Because the cutter heads were often not sharp enough and our fine grinding was too complicated in the long run, I had thought up a very unusual grinding process that did not work along the knife edges as with normal cylindrical grinding, but at an angle to them: a cylindrical grinding machine with a cup wheel. I had never seen anything like it before, but somehow it had to work. A spindle was available from an old tool grinding machine, and I had already glued a cup wheel onto an aluminum support with resin powder. Then came the sad day of November 6, 1951. In the morning I had gone to Mainzer Landstrasse to get a V-belt for my new grinding machine, and when I returned to Idsteiner Strasse everything was in great confusion: Something had happened to father. I ran up the stairs to his room on the top floor and found him slumped in his armchair, surrounded by employees. I opened the collar of his shirt, wanted to give him some relief. Minutes later Dr. Sprado, our family doctor, arrived, who had been informed immediately after father could still tell the switchboard that he was feeling bad. Dr. Sprado gave father an injection into his heart, but it was too late. Slowly helplessness overwhelmed us. My first thought was that father no longer had to worry and suffer. And then came the feeling of an infinite emptiness and sadness. Erwin had come and we bedded our dear father on his daybed in the next room, which he had used far too little. I still remember that Wilhelm Mross spontaneously expressed his feelings in a few simple words of thanks. Sad and numb we experienced the days to come and the funeral. Among the mourners was Hans Eggenberger, who had advised father to focus on the shaver. Just to do something, I showed him my new grinding machine, as if he could have helped me. He found some hearty words of praise, and that gave me some of the boost I so desperately needed.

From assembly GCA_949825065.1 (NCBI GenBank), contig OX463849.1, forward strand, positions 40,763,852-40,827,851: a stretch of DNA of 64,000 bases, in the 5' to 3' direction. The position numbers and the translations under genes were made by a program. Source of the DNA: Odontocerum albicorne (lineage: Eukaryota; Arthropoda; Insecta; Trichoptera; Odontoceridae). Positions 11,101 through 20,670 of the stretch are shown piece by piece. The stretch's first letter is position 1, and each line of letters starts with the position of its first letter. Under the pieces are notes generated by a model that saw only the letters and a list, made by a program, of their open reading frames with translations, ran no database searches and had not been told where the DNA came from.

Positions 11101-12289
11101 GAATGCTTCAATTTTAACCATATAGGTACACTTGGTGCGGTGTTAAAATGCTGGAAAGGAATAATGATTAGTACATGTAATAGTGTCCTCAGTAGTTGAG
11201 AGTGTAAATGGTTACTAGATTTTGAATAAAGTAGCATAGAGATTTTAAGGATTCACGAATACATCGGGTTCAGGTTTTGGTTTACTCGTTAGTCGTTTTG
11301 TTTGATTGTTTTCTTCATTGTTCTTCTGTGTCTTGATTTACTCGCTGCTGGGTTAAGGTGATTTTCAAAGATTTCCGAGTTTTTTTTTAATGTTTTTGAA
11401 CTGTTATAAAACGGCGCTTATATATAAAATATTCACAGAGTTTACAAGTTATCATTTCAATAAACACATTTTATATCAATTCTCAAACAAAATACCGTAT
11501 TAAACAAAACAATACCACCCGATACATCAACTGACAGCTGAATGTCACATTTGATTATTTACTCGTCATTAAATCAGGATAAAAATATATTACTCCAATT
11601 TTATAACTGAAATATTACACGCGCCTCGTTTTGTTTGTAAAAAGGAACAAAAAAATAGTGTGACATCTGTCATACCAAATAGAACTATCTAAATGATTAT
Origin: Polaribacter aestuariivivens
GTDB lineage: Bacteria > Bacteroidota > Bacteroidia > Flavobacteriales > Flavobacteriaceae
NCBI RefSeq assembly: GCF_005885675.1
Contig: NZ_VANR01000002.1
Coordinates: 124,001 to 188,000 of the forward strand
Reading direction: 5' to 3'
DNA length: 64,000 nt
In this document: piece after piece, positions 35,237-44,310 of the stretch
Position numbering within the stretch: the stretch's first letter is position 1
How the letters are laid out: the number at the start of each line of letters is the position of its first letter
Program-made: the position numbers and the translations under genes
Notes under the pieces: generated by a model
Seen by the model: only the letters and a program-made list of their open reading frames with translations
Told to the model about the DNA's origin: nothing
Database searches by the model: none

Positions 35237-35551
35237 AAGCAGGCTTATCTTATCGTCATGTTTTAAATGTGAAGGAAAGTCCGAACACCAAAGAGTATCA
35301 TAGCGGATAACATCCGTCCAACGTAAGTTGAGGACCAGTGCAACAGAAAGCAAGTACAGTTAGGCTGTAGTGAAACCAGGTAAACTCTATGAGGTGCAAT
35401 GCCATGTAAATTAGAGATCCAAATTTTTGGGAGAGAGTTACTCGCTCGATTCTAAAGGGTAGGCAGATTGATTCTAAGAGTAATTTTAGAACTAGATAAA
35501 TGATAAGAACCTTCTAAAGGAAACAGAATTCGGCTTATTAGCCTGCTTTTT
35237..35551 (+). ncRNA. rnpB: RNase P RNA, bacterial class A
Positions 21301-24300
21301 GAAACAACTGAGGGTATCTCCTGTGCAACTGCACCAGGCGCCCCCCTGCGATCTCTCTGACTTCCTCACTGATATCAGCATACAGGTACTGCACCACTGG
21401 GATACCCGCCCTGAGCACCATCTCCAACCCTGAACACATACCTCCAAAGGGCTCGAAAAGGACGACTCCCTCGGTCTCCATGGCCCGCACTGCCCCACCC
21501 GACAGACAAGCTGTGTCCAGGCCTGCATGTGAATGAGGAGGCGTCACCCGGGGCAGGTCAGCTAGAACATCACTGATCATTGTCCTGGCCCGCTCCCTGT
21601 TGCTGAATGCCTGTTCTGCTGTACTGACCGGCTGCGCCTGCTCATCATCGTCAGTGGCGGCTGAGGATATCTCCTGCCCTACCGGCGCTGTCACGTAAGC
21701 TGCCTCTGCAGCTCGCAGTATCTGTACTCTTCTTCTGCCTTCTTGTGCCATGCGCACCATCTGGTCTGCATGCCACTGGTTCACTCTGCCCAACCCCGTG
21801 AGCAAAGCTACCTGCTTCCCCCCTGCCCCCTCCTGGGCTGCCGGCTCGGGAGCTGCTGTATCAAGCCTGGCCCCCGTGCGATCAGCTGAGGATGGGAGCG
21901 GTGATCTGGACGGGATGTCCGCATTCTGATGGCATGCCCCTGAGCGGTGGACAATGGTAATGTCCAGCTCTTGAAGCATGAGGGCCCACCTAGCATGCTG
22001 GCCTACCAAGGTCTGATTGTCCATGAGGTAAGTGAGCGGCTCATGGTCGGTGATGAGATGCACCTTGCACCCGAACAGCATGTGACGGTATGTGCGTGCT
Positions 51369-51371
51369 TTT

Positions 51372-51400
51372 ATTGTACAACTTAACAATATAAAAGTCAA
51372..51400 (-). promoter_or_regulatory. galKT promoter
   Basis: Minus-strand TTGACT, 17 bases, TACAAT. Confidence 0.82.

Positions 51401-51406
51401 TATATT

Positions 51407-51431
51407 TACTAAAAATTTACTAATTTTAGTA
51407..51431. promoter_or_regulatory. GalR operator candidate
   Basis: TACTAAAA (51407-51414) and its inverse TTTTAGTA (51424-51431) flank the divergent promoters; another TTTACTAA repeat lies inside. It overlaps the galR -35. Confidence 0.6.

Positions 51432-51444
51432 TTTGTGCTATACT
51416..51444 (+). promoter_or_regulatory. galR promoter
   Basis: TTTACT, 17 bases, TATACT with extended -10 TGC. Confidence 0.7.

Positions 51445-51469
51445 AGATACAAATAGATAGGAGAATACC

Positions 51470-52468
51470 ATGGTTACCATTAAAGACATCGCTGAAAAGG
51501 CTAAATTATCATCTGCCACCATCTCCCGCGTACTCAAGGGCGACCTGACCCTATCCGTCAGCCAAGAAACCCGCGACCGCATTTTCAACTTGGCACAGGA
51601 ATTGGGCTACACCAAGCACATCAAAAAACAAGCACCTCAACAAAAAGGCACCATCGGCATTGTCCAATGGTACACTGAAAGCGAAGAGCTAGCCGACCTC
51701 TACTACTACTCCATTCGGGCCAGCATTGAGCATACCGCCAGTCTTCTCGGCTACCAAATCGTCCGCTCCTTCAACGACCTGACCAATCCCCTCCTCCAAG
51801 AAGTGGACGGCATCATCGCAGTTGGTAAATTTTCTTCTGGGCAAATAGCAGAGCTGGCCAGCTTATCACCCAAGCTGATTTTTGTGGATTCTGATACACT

I became more and more aware of the vacuum that father had left in his company, especially in the engineering department for which I, at the age of 26, was now responsible. How good it was that I had time to familiarize myself and that father had not exactly made it easy for me. There was nothing tempting about the fact that I now had a valuable share in the business, that I had gained a lot of power despite my youth, I only saw the responsibility. Erwin and I continued to work in our father's spirit as a matter of course. The commercial areas were in good hands with Erwin, so I could concentrate fully on the engineering. I had no doubt that I would take special care of father's most important legacy, his shaver. Erwin's concern was not only for sales and administration, but for our entire company. How often had he thought about its importance, both internally and externally, and shortly after father's death he suggested publishing a corporate magazine, our "Betriebsspiegel".